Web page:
Not horsing around

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Last year, Roger Wagner recorded one of the finest weeks in Augusta Futurity history.

Roger Wagner rode Pet Squirrel to victory in the 2006 Futurity Open. He also placed second and third in other events.  Special
Special
Roger Wagner rode Pet Squirrel to victory in the 2006 Futurity Open. He also placed second and third in other events.

Wagner captured the Futurity Open finals, finished second in the Classic Open finals and took third in the Western Horseman Cup Open finals.

"It's been a great week," Wagner said after the show ended. "It's always tough in Augusta. But it turns out if you can be successful it's something to remember.

"You couldn't ask for much better."

Who will step up this year and, like Wagner, have a career week? Much will be learned soon as this year's edition of the Augusta Futurity kicks-off, running from today through Jan. 27 at James Brown Arena.

There are a few changes to this year's version of the show. The $100,000 Non-Pro Any Age competition has been added, bringing the number of official events to nine.

Another change which will affect riders and spectators alike is the scoring system. In years past, the Augusta Futurity has displayed scores from all five judges throughout the arena. The highest and lowest scores are dropped and the remaining three comprise the rider's total.

Last year, the National Cutting Horse Association implemented a new rule which forces sanctioned shows to display just the total score for the rider. Individual scores from all five judges will not be announced until the following day.

The Augusta Futurity plans to abide by the NCHA rule and display just one score.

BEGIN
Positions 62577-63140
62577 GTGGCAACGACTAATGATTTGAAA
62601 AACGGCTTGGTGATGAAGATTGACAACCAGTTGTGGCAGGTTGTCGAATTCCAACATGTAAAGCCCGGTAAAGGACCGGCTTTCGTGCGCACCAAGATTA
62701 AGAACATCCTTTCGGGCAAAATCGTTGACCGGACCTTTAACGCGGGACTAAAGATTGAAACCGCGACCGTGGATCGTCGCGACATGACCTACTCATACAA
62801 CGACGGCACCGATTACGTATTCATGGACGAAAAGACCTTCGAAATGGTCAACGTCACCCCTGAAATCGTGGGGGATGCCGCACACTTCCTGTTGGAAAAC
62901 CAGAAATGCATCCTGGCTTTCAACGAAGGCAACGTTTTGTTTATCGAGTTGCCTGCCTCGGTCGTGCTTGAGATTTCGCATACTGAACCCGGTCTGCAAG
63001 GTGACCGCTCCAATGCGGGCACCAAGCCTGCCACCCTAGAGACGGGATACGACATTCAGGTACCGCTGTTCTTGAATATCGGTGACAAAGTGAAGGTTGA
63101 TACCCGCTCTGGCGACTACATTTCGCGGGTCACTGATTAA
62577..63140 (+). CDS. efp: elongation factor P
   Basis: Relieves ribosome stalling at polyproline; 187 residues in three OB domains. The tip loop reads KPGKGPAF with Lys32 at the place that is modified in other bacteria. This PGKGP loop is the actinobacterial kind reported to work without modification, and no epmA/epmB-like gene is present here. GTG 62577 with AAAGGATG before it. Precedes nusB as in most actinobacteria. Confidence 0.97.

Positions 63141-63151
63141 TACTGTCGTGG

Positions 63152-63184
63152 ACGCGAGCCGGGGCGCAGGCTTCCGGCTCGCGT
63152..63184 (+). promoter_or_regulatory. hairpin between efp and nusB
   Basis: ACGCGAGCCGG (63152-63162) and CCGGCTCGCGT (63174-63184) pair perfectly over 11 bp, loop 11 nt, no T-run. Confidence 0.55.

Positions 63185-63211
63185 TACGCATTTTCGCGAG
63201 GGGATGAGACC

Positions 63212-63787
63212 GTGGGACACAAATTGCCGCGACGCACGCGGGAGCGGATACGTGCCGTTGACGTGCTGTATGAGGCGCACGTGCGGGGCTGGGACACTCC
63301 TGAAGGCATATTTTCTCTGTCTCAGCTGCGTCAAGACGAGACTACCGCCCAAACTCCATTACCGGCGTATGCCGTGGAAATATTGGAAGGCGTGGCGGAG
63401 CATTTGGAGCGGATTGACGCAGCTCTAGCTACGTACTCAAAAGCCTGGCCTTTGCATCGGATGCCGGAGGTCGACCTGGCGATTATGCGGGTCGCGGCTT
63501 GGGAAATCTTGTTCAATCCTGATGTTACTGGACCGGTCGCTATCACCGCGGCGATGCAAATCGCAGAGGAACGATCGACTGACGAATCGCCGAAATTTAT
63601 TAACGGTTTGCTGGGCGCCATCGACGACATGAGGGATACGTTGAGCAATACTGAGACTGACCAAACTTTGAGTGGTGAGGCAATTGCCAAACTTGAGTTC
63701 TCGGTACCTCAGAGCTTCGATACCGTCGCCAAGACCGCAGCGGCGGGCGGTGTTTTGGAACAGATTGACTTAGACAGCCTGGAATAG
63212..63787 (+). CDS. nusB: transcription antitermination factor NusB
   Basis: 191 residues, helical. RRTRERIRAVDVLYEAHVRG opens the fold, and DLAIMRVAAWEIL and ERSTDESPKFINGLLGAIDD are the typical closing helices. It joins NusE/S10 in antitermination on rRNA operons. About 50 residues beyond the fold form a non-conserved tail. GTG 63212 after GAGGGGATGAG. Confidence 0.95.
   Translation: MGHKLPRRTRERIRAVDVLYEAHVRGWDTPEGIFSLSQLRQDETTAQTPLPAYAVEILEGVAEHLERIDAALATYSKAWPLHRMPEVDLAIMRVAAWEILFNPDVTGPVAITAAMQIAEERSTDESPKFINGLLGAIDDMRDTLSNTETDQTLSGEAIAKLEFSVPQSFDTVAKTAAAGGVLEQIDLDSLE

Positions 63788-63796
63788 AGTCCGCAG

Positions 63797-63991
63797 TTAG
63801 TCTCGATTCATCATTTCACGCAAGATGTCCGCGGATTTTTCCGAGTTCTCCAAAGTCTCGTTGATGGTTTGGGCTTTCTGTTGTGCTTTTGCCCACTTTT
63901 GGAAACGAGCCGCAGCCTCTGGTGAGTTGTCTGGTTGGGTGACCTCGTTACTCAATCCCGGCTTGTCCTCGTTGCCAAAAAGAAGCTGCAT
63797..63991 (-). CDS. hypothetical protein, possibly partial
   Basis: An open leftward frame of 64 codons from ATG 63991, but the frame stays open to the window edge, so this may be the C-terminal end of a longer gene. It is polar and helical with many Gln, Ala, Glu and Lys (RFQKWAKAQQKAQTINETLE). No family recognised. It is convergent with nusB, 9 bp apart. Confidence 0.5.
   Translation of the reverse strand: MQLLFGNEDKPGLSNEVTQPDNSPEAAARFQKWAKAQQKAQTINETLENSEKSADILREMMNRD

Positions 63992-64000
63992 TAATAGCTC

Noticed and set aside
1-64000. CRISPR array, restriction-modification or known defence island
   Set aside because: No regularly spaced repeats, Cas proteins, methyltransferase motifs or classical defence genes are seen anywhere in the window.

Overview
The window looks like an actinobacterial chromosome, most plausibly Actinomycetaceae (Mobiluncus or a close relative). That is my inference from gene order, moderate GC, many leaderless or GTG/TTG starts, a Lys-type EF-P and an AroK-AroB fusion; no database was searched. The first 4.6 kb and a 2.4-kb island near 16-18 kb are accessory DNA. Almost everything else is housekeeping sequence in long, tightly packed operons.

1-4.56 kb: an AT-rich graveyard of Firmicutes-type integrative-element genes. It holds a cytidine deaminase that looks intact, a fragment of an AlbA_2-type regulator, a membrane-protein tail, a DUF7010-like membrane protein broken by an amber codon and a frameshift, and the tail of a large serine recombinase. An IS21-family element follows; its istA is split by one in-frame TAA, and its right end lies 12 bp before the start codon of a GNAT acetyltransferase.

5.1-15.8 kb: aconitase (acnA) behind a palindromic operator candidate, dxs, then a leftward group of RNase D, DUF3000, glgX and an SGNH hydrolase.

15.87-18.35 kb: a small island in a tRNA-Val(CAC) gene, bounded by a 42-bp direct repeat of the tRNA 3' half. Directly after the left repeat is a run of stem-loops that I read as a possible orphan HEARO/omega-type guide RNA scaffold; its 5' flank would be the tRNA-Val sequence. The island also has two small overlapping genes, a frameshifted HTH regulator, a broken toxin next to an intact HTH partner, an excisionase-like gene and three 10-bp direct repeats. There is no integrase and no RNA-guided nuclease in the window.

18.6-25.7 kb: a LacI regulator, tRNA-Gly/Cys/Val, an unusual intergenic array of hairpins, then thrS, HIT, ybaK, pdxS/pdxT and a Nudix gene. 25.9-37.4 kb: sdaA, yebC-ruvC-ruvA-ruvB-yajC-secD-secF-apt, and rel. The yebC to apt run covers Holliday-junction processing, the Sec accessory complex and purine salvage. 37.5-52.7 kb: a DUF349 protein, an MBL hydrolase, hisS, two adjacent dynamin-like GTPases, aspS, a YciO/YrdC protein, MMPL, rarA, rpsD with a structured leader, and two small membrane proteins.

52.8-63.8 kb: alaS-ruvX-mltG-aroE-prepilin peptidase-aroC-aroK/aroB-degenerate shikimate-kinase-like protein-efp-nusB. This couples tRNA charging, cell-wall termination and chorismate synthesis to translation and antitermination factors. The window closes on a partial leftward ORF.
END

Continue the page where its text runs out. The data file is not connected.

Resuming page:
Another change comes with the wildly popular Extra Inning World Championship bull riding competition, which has sold out James Brown Arena each of the past three years. The event switches from its typical Friday position to Saturday night. Doors will open at 6 p.m. and the bull riding will begin at 8.

Like the bull riding, the annual Wrangler Family Fun Fest will move back a day. The free event will run from 1:30 to 4 p.m. Sunday on Seventh Street in front of the arena.

There will be pony rides, a petting zoo, a Western town, music and clogging.

However, the main event is the Augusta Futurity itself. More than 600 entrants are expected for the largest cutting horse event east of the Mississippi River.

Last year, the show featured 743 entries from 31 states, Canada and Italy.

The 2006 show also featured a purse which topped the $1 million mark ($1,082,140) for the third consecutive year. The Augusta Futurity is expected to reach the $1 million total again.

The Classic Open and Non-Pro finals will be held at 6 p.m. on Thursday. The Western Horseman Cup finals will begin at 7 p.m. on Jan. 26.

The show wraps up with the main event, the Futurity Open and Non-Pro finals Jan. 27. Opening ceremonies begin at 5:30 p.m.

Reach Chris Gay at (706) 823-3645 or chris.gay@augustachronicle.com.


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